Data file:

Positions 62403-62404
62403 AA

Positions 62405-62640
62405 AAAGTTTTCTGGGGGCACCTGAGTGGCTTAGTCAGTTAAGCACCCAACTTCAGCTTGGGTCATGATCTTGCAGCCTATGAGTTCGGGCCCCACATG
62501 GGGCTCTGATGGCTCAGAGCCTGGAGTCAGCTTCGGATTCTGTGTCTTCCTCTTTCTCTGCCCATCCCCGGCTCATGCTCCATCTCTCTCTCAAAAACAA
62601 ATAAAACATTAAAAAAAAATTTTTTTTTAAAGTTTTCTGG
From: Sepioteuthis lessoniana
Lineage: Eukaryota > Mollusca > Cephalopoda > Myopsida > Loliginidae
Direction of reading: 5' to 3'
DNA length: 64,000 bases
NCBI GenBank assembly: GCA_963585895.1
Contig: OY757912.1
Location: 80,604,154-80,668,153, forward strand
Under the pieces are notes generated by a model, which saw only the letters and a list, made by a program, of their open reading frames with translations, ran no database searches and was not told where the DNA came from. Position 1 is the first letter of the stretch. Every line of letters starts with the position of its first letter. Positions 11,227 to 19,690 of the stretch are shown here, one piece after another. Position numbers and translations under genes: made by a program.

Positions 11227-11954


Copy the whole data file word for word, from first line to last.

Positions 62403-62404
62403 AA

Positions 62405-62640
62405 AAAGTTTTCTGGGGGCACCTGAGTGGCTTAGTCAGTTAAGCACCCAACTTCAGCTTGGGTCATGATCTTGCAGCCTATGAGTTCGGGCCCCACATG
62501 GGGCTCTGATGGCTCAGAGCCTGGAGTCAGCTTCGGATTCTGTGTCTTCCTCTTTCTCTGCCCATCCCCGGCTCATGCTCCATCTCTCTCTCAAAAACAA
62601 ATAAAACATTAAAAAAAAATTTTTTTTTAAAGTTTTCTGG
From: Sepioteuthis lessoniana
Lineage: Eukaryota > Mollusca > Cephalopoda > Myopsida > Loliginidae
Direction of reading: 5' to 3'
DNA length: 64,000 bases
NCBI GenBank assembly: GCA_963585895.1
Contig: OY757912.1
Location: 80,604,154-80,668,153, forward strand
Under the pieces are notes generated by a model, which saw only the letters and a list, made by a program, of their open reading frames with translations, ran no database searches and was not told where the DNA came from. Position 1 is the first letter of the stretch. Every line of letters starts with the position of its first letter. Positions 11,227 to 19,690 of the stretch are shown here, one piece after another. Position numbers and translations under genes: made by a program.

Positions 11227-11954